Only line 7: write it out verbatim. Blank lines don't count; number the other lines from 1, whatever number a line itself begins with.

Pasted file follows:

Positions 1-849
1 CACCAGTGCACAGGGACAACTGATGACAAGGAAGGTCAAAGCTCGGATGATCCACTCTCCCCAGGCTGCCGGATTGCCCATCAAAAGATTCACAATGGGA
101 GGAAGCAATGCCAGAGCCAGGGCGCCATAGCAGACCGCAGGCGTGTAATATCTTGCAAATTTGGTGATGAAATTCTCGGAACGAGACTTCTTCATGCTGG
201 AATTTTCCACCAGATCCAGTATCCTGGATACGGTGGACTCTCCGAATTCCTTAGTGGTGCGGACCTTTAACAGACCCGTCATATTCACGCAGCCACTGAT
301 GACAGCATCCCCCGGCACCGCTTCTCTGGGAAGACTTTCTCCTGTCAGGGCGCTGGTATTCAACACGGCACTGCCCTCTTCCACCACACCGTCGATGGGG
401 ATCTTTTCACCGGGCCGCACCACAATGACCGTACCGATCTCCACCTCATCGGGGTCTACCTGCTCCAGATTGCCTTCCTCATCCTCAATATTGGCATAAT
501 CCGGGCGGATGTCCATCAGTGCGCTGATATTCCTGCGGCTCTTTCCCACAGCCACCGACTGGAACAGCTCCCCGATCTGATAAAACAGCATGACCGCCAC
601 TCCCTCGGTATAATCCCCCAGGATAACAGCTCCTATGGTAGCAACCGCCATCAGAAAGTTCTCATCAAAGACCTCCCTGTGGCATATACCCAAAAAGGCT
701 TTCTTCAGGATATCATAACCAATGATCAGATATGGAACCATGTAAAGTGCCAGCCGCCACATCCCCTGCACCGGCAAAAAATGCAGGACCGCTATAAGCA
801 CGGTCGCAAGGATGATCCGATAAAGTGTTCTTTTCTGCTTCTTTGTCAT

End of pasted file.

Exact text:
501 CCGGGCGGATGTCCATCAGTGCGCTGATATTCCTGCGGCTCTTTCCCACAGCCACCGACTGGAACAGCTCCCCGATCTGATAAAACAGCATGACCGCCAC